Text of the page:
Some people may say that the older you get, the harder it is to keep and maintain friendships. Whatever your past or present experiences with friends have been like, nobody can dismiss the fact that friendship is, and always has been, a two way street. Whether you long for some new friends or you have a hard time figuring out why a certain friendship you had high hopes for fizzled out, there are a few traits are worth cultivating to help us all be better friends and to also be mindful of ‘good friendship’ traits in others.
Before I talk about the things that good friends do, I want to share some words of wisdom with you all. As you get older, things change and people change. You are justified in your decision to review your friendships and you will outgrow a few. There’s nothing wrong with this and it certainly isn’t something that you should feel guilty about. A wise man once said ‘people are in our lives either for a reason, a season or a lifetime’. For every failed friendship we have had, we are able to learn things about ourselves and our character traits.
Everyone deserves the best from their friendships and there are some qualities that you just shouldn’t negotiate on:
A good friend wants to see you do well – You would be amazed at how many people can’t stand to see their friends succeed in life. Life is a process: we change, we learn and we grow. If you have a 10 year friendship for example, you won’t be in the same position that you were when the friendship first began. Naturally, you’ll evolve, and a friend that can’t accept this isn’t one you should have in your life. As tempted as you may be to develop a ‘I’ll show them’ attitude, this kind of dynamic will drain the life out of you. If you have any ‘Negative Nellie’s’ in your life, let them go!
A good friend will support you – Good friends should speak life into anything that you are trying to achieve. I’m not saying that your friend should be a life coach, but what I am saying is while you are doing everything in your power to achieve a certain goal (whether personal or professional), your friends should be in your corner rooting for you every step of the way. Even if consistent support isn’t offered, taking the time to check in on any progress made once in a while lets them know that you care, and this is really important. There’s nothing worse than going through a major shift or transformation in your life and not having the people you love and care about rooting for you.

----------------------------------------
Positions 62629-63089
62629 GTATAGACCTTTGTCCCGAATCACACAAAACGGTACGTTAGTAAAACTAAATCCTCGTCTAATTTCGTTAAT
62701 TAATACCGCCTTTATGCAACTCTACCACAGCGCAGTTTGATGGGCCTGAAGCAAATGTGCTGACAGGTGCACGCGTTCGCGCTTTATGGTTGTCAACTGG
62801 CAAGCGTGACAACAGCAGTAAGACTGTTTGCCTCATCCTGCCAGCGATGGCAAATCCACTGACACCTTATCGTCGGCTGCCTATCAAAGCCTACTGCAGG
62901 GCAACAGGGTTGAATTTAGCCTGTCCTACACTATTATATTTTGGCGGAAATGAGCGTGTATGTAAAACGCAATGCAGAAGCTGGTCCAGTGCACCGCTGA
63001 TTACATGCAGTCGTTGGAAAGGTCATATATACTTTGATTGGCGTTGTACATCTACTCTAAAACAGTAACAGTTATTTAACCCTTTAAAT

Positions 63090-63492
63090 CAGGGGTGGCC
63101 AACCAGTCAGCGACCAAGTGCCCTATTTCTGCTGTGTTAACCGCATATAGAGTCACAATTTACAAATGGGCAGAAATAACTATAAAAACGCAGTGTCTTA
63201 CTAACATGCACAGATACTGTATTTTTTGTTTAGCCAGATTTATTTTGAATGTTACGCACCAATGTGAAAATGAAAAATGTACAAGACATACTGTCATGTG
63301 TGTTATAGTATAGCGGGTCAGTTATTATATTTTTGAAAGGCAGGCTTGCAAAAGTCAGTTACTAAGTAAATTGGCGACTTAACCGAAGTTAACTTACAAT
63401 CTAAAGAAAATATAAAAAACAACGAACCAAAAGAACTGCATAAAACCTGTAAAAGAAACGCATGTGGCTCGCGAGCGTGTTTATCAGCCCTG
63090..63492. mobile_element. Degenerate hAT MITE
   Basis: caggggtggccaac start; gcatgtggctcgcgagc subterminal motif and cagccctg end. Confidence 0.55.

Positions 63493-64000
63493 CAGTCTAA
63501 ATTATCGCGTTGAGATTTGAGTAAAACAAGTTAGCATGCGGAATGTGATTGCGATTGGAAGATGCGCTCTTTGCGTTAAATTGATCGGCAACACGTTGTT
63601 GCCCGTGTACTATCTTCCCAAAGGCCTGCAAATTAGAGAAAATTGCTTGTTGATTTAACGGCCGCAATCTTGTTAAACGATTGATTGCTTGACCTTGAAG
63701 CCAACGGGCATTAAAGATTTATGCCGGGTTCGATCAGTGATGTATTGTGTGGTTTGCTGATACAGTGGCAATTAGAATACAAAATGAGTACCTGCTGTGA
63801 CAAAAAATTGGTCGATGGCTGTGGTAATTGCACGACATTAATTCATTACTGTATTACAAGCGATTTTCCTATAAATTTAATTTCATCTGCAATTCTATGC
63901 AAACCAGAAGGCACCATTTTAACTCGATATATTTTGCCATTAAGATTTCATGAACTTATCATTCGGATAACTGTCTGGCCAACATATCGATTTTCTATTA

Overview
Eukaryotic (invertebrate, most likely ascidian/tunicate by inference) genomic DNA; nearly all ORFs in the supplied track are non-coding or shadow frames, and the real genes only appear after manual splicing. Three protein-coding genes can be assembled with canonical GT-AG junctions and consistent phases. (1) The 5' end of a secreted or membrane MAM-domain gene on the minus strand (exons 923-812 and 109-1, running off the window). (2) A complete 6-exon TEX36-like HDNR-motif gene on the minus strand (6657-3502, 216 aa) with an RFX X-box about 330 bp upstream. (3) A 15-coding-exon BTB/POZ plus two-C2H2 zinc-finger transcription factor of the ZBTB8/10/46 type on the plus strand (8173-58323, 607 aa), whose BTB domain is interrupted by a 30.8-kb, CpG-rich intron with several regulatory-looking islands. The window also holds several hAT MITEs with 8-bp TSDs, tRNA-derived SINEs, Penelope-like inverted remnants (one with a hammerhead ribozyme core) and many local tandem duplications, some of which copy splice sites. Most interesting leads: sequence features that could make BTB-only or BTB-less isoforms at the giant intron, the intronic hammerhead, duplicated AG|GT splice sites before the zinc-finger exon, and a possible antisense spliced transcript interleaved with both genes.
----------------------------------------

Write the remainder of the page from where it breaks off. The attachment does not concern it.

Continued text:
A good friend will show up at all times – According to a survey by YouGov, a quarter of millennials claimed that they have NO friends. The loneliness epidemic appears to have hit millennial’s hard. Social isolation is a serious issue and it is harming the quality of our friendships. In an age where social media and the likes of Netflix and Amazon Prime appear to be taking over the world, spending all our free days and nights indoors has never been more appealing. We can’t let the latest phenomenons get in the way of our friendships. It really isn’t worth it. A good friend will always be consistent. They will show up for you and they won’t make any excuses. It takes a whole heap of effort to keep a friendship going but just like romantic relationships, both people have got to put the work in.
I’ve got to put some emphasis on ALL times because a lot of people know exactly who their friends are when they are feeling down, for example, but the minute things start to improve, those same friends are nowhere to be found. When it comes to determining the quality of your friendships, pay attention to the vibes you get because they will never fail you. A person who you may think is a friend may just see you as an acquaintance. Stay woke and start matching the energy you get!. If you are the friend that’s actively making an effort to arrange catch up’s but you get no response, all you can do is keep it moving and accept that you tried your best to reach out.